Most of Winston's thoughts are thoughtcrimes. His entire relationship with Julia is a crime because he is indulging in a relationship that is not in keeping with the state's idea of the purpose of sex and indulging in the crime of having his "ownlife." Orwell makes it clear when he tells us that "Their embrace had been a battle, the climax a victory. It was a blow struck against the Party. It was a political act." Winston also insists that 2 + 2 = 4. He claims that no matter what the party says, this will always be true; believing that there is a truth outside the party is an example of thought crime. Collecting the little shell from Charrington is another thought crime because it values something from the past. And his biggest thoughtcrime is obtaining a copy of and reading the test of "The Theory of Oligarcic Collectivism." This text, created by the inner party, is an attack on everything the Party stands for. It has no practical value, but does offer the Party a way to single out the most rebellious in the population.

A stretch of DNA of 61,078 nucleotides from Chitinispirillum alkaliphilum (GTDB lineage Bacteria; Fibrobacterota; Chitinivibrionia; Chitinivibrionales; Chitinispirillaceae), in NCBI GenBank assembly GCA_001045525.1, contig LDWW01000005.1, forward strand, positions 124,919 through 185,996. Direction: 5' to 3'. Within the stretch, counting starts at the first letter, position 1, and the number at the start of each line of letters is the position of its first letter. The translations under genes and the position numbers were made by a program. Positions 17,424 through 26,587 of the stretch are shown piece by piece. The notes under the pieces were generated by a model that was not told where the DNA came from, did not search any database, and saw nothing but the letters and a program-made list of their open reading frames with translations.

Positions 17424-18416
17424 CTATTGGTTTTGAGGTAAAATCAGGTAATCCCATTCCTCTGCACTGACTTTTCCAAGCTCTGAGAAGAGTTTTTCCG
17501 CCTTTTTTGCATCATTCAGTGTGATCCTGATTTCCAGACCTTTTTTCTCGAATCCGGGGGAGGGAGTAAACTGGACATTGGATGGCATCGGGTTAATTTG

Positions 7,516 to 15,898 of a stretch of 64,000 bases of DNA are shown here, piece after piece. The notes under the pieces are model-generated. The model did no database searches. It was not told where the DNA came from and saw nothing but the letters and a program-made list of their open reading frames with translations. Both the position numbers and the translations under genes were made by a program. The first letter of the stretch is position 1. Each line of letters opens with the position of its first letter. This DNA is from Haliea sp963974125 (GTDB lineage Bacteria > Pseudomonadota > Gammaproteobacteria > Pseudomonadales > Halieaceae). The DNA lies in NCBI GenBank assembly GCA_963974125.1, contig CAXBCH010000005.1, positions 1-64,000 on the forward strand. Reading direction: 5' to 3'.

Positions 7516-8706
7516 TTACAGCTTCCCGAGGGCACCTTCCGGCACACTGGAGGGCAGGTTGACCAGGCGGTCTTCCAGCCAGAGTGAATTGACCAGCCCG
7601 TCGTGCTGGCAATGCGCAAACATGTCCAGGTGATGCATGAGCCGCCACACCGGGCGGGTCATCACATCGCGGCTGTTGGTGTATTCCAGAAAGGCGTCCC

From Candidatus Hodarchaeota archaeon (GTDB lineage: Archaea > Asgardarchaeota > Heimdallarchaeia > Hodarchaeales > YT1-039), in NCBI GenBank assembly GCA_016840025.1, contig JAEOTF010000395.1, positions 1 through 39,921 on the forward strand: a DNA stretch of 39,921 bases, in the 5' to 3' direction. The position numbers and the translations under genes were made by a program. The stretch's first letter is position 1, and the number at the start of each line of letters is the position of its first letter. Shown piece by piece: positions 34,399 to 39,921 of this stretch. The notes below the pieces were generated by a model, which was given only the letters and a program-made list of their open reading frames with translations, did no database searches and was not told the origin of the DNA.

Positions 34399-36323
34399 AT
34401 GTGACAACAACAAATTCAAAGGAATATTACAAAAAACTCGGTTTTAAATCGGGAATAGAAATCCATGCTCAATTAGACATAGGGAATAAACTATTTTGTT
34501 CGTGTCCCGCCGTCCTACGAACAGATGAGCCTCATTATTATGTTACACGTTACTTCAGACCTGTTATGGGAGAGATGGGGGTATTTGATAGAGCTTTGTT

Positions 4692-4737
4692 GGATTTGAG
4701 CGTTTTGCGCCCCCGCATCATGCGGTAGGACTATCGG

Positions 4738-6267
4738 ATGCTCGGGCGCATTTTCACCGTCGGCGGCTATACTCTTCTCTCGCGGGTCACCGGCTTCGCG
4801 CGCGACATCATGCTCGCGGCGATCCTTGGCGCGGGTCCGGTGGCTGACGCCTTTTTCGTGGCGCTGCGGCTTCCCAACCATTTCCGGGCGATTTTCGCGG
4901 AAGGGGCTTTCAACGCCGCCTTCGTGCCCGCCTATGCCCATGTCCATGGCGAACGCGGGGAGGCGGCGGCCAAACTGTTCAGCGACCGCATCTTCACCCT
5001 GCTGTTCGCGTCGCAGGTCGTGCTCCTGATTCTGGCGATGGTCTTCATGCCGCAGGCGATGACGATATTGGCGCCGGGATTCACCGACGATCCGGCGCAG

In 1984, thoughtcrime is the name given to negative or unorthodox thoughts about the Party. In Oceania, it does not matter that these thoughts are unspoken; merely thinking something bad about the Party is a crime in itself.
In Part One, Chapter One, Winston commits thoughtcrime when he writes DOWN WITH BIG BROTHER in his diary. This is a criminal act because he is expressing his desire to see the Party destroyed, and as a Party member, he should think the very opposite.
In the next chapter, there is another example of Winston's thoughtcrime:
To the future or to the past, to a time when thought is free, when men are different from one another and do not live alone—to a time when truth exists.
This is another of Winston's diary extracts in which he imagines a free, almost utopian society in which independent thought and behavior are encouraged. Again, he is expressing his discontent with life under the Party, and, as he later acknowledges, this makes him a dead man walking.